Total War community manager ends final stream by calling YouTuber a 'dickhead'

(Image credit: SEGA)

This week, Total War community manager Michael "Wheels" Whelan ended his final stream and last day at Creative Assembly with a message for a YouTuber. "Arch Warhammer is a dickhead," he said. "Goodbye."

Creative Assembly released a statement on Twitter today apologising for Whelan's comment, saying it was not up the developer's professional or personal standards. "We apologise for any hurt or harm caused," it concluded.   

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Arch Warhammer is a strategy YouTuber who also appears to go off on tangents about 'SJWs' ruining games and censorship in Total War. In his own video—which inaccurately portrays Whelan's insult as an official Creative Assembly statement—Arch Warhammer claims that he "triggered" Creative Assembly by criticising their curation of Total War mods. 

Creative Assembly removes mods that are designed to "provoke, intimidate, or antagonise other groups, reference other IP, or create content of a sexual nature." The last one has upset modders wanting to sex-up Three Kingdoms and turn female warlords into waifus. Some players, like Arch Warhammer, reckon that's censorship.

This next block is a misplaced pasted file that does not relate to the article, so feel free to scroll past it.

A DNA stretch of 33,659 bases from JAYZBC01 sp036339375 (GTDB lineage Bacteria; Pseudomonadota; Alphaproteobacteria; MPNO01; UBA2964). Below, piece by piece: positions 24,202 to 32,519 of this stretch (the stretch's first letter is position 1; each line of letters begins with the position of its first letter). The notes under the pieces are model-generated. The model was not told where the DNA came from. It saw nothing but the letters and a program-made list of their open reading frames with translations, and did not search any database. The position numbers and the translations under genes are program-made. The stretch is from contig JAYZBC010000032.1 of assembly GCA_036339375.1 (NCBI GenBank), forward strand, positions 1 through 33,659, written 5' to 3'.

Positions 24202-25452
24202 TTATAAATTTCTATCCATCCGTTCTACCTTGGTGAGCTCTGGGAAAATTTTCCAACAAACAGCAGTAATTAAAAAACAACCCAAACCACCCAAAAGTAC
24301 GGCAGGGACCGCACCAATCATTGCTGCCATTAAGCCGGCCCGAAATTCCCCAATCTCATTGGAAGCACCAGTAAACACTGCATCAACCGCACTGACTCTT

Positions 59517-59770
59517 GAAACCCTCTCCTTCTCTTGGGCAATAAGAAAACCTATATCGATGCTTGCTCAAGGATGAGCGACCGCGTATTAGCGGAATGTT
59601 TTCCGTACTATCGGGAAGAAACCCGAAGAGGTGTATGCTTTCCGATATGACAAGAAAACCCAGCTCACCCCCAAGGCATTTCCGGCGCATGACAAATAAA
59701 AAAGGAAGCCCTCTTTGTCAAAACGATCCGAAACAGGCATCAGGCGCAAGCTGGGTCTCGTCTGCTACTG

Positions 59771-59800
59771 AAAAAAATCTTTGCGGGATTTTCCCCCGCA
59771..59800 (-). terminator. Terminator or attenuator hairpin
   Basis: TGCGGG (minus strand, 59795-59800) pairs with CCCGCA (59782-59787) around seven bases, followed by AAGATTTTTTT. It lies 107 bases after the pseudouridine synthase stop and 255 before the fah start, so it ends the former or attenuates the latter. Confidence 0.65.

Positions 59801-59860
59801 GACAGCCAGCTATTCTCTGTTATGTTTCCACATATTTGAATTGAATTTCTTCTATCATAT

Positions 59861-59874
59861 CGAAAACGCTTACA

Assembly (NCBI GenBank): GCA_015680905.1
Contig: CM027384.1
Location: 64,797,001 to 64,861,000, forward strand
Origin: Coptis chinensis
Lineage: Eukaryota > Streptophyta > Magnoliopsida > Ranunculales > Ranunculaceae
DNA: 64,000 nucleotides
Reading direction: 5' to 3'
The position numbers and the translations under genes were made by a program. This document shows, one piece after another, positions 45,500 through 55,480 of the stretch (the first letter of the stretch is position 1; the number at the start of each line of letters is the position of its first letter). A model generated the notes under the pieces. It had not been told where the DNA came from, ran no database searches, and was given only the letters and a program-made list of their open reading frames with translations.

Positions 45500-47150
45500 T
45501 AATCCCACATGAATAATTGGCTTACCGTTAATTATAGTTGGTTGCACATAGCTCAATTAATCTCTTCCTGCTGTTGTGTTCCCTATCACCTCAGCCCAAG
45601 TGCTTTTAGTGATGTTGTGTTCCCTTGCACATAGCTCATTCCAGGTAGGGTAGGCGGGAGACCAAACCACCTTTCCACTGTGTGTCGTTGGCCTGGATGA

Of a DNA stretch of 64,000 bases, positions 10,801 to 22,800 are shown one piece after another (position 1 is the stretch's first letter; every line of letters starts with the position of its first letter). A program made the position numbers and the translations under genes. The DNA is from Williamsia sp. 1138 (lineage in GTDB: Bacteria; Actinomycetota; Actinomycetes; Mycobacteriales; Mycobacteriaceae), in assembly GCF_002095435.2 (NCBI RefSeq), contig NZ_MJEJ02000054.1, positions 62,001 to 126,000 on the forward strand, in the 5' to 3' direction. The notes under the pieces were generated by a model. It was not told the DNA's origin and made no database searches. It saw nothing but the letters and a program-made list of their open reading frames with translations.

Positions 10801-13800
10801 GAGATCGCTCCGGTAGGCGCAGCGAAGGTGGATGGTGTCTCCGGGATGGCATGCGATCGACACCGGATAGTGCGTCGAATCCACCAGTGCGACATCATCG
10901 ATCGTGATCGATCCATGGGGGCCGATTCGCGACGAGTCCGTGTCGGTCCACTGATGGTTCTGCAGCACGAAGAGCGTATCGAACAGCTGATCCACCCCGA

While lamenting Whelan's lack of professionalism, Arch Warhammer's video partner calls him a "shill" trying to impress girls by "virtue signalling". Ah yes, the language of professionals.

I reached out to Sega and Creative Assembly but they had nothing to add to the statement.

Fraser Brown
Online Editor

Fraser is the UK online editor and has actually met The Internet in person. With over a decade of experience, he's been around the block a few times, serving as a freelancer, news editor and prolific reviewer. Strategy games have been a 30-year-long obsession, from tiny RTSs to sprawling political sims, and he never turns down the chance to rave about Total War or Crusader Kings. He's also been known to set up shop in the latest MMO and likes to wind down with an endlessly deep, systemic RPG. These days, when he's not editing, he can usually be found writing features that are 1,000 words too long or talking about his dog.